Revulytics Blog

Software piracy as a way of spreading malware

December 17, 2008


I am both a software engineer and a security researcher. I have over 15 years working on different areas of the information security spectrum, such as software engineering, researching reverse engineering proof of concepts, network security, software and hardware hacking, information security research, computer forensics, cyberterrorism and industrial espionage countermeasures.

I wanted to add a little bit of salt to the topic of software piracy.

People crack software for several reasons. The most obvious and often published are:

1- To be able to use a piece of software for free.
2- To make a profit from selling stolen software.
3- To learn how the software works and steal ideas for the competition.

The reasons behind points 1) and 2) are very clear. People want access to software and don't want to pay for it; or at least they don't want to pay the full amount. Pirated software is often available for free on any of the P2P networks or it can be bought for next to nothing in certain "specialized stores".
Point 3) is a bit more complex. Rival companies go through a lot of trouble trying to find the other company's new technology. When speaking about software this usually translates into reverse engineering and other forms of software cracking. The basic idea behind it is to unravel the competition's technology and copy their ideas.

But, we are overlooking the darker side of software cracking.

Crackers working for their own gains or other's (being a rival company, crime organizations or governments) will crack the software protection or licensing technology to use them as a carrier for malware. Malware - or malicious software - can take any form: from a simple annoyance - a nag screen telling you to buy the latest anti-virus - to backdoors that provide malicious hackers working for different "agencies" a simple way to hijack the system and use it for subversive activities - like part of a massive DDOS (Distributed Denial Of Service) attack or to penetrate government sensitive systems.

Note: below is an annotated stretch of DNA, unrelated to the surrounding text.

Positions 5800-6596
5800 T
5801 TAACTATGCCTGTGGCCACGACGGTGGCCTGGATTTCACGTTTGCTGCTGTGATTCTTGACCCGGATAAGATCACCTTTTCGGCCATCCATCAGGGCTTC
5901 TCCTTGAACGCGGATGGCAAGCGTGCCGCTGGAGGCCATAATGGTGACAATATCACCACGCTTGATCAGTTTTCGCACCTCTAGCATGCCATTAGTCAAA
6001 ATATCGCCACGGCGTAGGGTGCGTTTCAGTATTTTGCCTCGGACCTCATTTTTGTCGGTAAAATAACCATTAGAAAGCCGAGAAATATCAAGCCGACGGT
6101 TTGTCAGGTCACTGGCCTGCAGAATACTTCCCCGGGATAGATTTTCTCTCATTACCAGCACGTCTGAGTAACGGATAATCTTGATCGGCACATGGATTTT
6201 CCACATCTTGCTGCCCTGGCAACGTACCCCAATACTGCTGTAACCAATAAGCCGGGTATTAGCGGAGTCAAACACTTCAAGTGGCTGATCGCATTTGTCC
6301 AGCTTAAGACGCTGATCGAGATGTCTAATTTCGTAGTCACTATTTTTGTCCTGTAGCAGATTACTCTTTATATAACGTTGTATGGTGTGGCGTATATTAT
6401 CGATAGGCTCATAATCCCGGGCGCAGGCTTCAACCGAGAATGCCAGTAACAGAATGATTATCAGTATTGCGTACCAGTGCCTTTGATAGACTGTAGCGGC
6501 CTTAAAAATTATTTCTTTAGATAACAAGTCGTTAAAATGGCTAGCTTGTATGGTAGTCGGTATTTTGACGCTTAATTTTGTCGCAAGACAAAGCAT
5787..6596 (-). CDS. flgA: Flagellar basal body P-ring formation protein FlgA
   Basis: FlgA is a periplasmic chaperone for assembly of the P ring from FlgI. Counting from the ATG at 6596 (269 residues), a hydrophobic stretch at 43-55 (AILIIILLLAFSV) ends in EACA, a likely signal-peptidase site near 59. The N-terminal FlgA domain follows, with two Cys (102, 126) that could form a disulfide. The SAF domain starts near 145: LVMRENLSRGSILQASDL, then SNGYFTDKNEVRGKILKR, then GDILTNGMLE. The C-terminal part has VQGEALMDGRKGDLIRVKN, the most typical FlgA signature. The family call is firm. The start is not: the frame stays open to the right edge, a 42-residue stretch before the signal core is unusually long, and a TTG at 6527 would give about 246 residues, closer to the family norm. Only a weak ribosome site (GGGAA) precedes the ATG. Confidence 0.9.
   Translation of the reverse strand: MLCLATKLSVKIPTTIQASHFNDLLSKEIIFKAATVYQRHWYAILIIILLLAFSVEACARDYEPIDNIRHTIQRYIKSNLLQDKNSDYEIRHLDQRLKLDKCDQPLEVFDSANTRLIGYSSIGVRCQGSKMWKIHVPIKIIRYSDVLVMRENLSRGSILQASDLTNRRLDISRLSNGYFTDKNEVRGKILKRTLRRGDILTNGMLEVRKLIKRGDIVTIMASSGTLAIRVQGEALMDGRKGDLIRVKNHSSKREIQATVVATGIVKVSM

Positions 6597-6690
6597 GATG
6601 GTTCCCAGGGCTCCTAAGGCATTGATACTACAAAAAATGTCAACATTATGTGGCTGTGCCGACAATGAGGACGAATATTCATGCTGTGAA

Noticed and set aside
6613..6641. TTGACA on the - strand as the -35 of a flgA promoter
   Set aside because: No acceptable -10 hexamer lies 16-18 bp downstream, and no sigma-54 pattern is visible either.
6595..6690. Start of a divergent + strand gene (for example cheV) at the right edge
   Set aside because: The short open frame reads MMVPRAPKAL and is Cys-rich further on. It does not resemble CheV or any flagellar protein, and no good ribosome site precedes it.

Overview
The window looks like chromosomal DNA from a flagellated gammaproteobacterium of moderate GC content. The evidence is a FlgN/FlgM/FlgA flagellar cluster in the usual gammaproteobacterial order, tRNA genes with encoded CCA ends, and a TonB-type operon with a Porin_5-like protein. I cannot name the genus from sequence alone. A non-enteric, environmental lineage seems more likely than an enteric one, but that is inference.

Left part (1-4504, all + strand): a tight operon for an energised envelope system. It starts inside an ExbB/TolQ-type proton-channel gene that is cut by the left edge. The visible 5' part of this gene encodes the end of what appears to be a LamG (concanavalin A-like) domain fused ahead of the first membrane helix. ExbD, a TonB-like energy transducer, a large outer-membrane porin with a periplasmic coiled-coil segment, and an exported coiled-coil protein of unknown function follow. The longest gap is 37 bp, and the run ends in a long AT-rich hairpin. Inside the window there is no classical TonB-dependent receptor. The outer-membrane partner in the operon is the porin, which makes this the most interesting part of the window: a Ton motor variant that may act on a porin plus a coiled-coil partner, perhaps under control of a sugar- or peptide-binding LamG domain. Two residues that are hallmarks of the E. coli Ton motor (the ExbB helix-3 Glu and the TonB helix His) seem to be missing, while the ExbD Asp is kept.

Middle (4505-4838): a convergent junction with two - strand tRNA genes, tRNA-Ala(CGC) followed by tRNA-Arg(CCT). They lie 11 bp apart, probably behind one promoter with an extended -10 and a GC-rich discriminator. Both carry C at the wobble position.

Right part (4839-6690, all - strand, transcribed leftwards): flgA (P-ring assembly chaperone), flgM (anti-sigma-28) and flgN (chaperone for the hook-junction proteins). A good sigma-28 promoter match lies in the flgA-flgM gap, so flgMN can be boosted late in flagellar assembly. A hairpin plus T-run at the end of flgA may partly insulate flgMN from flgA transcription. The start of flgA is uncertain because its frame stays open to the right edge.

Take for example the huge industrial espionage case in 2005 in Israel ( and .

"the industrial espionage was perpetrated using a Trojan horse attached to e-mails and to hacked software, which were then subsequently installed by company employees. With the application in place, they said, information taken from corporate hard drives was sent to FTP servers located around the world. A partial list of the companies that the Trojan horse infiltrated includes the HOT cable TV company, which competes with Yes; Partner, which competes with Pelephone and Cellcom; a competitor of Hamafil in document copying — Tsilumaatik; Hewlett Packard; the Shalmor-Avnon-Amichay and Reuveni-Pridan ad agencies; and the PR agency of Rani Rahav."

The trojan was installed into the systems using two vectors; the first vector was the email, with a little bit of good old fashioned Social Engineering the attackers were able to fool the victims into installing the trojan. The second vector was an embedded version of the trojan. The copy was stealthily added to a cracked version of a music player and a file sharing program.

Even anti-virus companies are warning their users about this:
"Trend Micro warns that, for example, key generator programs designed to unlawfully activate Nero CD burning software from a trial mode into a paid mode are often packaged with a range of malware.
Nero cracker packages downloaded using P2P networks or via websites hosting illegal software expose users to risks such as the theft of personal or financial information."

These backdoors into the system are very hard to detect; they use stealth technologies such as rootkits (software running at the OS kernel level and thus will full control of the system) for hiding their presence and activities from the OS and the user, and masquerades to appear as a trusted process (either by altering the process binary or by injecting code into the running process) and thus gaining full access to that process' resources.

The backdoors can provide keyboard sniffing services (a keyboard sniffer is a special kind of malware that records the keys as they are being typed by the user, including usernames and passwords), where the data collected is then sent via the internet to a random server waiting for it. The backdoors can use the current system as a way to cover the attacker's real IP address (a technique used when the attacker wants to remain anonymous while hacking another target) while he is stealing the million dollar from the No So Secure Online Bank, Inc., backdoors can also provide the ultimate weapon when trying to steal your enemy's plans for the next war.

Protecting your software against piracy is imperative not only to prevent financial loss but also to prevent all kind of malicious activity that might, at the end of the day, be connected to your name.

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Michael Goff

Post written by Michael Goff

Marketing Director at Revulytics
Michael is Marketing Director at Revulytics where he is responsible for corporate marketing, content, and social media. He has helped to educate the industry on the benefits of software usage analytics for compliance and product management through the company's blog and contributed articles in trade publications. Michael was previously a marketing programs manager at The MathWorks and principal at Goff Communications. Michael earned a J.D. from Boston University School of Law and a B.A. from Colgate University.